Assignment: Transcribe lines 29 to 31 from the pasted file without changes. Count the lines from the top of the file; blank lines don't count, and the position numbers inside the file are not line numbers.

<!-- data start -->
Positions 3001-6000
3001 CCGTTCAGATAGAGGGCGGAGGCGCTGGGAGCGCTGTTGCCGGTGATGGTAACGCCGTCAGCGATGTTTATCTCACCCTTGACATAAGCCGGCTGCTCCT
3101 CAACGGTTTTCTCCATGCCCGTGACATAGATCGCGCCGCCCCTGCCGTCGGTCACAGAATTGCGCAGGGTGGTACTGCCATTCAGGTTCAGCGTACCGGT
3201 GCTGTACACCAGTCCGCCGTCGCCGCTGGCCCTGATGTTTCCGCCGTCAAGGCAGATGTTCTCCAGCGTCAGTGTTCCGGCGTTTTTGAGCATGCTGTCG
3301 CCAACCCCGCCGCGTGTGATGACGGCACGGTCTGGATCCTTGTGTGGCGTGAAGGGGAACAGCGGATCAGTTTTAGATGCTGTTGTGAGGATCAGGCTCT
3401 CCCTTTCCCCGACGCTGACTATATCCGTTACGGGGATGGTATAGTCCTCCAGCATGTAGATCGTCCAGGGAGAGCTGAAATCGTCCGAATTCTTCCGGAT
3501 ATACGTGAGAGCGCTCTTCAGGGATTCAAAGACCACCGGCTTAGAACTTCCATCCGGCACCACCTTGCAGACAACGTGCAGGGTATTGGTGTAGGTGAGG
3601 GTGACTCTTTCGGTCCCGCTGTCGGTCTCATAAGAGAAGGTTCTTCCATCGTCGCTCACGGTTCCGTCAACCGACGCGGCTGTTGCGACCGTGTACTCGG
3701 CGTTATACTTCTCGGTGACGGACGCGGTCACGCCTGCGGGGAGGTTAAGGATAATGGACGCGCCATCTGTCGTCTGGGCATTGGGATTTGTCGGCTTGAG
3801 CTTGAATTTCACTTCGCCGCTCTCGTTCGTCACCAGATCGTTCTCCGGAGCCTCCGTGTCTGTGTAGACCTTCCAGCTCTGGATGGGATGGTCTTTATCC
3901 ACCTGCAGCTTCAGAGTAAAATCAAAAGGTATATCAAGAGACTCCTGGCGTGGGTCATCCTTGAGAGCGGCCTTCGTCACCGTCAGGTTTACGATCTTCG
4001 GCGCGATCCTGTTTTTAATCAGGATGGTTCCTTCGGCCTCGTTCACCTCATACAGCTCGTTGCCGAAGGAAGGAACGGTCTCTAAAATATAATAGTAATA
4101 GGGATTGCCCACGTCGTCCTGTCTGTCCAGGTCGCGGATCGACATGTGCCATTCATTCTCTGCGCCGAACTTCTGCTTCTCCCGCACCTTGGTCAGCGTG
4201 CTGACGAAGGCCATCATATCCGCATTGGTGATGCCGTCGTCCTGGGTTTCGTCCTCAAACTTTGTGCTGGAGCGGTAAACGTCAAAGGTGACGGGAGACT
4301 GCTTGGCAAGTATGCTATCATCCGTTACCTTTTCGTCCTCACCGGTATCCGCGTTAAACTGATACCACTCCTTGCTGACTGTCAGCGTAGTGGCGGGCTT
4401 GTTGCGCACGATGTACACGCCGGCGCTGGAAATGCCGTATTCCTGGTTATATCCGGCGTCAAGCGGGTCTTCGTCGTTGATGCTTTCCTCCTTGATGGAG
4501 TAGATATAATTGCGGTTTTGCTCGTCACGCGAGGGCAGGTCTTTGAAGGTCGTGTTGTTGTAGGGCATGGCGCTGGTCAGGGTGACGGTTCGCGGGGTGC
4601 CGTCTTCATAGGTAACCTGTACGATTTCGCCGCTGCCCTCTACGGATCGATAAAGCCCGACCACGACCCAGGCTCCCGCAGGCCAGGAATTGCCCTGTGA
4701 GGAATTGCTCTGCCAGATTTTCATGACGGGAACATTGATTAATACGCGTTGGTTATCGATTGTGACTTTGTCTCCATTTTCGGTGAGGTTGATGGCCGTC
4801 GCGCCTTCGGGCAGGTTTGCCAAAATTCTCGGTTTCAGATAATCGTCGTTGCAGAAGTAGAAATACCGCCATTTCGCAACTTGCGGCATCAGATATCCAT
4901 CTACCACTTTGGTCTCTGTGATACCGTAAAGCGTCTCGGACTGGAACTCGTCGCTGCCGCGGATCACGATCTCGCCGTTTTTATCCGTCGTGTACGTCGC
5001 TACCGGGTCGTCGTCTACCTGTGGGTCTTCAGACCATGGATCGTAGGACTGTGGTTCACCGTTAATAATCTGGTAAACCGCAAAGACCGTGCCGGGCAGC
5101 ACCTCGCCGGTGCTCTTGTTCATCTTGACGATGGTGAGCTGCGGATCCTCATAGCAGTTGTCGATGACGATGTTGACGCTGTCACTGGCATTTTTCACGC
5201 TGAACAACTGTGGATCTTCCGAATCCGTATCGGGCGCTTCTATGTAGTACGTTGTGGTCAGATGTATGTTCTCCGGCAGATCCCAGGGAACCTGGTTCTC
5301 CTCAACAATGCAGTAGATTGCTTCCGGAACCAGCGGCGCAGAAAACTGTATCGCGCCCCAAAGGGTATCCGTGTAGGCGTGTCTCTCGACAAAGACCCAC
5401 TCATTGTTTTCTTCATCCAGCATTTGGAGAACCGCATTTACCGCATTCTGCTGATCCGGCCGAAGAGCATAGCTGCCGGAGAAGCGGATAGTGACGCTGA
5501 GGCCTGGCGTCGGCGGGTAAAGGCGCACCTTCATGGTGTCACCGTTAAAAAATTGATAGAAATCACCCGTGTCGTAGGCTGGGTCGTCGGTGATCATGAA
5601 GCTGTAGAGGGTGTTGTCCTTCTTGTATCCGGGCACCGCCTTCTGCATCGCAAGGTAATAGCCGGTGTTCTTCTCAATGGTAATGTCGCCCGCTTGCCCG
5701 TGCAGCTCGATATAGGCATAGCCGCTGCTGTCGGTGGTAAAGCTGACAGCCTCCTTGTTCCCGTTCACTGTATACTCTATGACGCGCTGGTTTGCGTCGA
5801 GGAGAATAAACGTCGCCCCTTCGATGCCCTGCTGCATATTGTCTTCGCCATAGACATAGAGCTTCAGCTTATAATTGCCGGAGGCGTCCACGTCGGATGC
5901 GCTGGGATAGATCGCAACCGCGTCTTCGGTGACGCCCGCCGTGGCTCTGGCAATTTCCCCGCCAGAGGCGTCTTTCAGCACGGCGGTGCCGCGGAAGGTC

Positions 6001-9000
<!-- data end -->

5701 TGCAGCTCGATATAGGCATAGCCGCTGCTGTCGGTGGTAAAGCTGACAGCCTCCTTGTTCCCGTTCACTGTATACTCTATGACGCGCTGGTTTGCGTCGA
5801 GGAGAATAAACGTCGCCCCTTCGATGCCCTGCTGCATATTGTCTTCGCCATAGACATAGAGCTTCAGCTTATAATTGCCGGAGGCGTCCACGTCGGATGC
5901 GCTGGGATAGATCGCAACCGCGTCTTCGGTGACGCCCGCCGTGGCTCTGGCAATTTCCCCGCCAGAGGCGTCTTTCAGCACGGCGGTGCCGCGGAAGGTC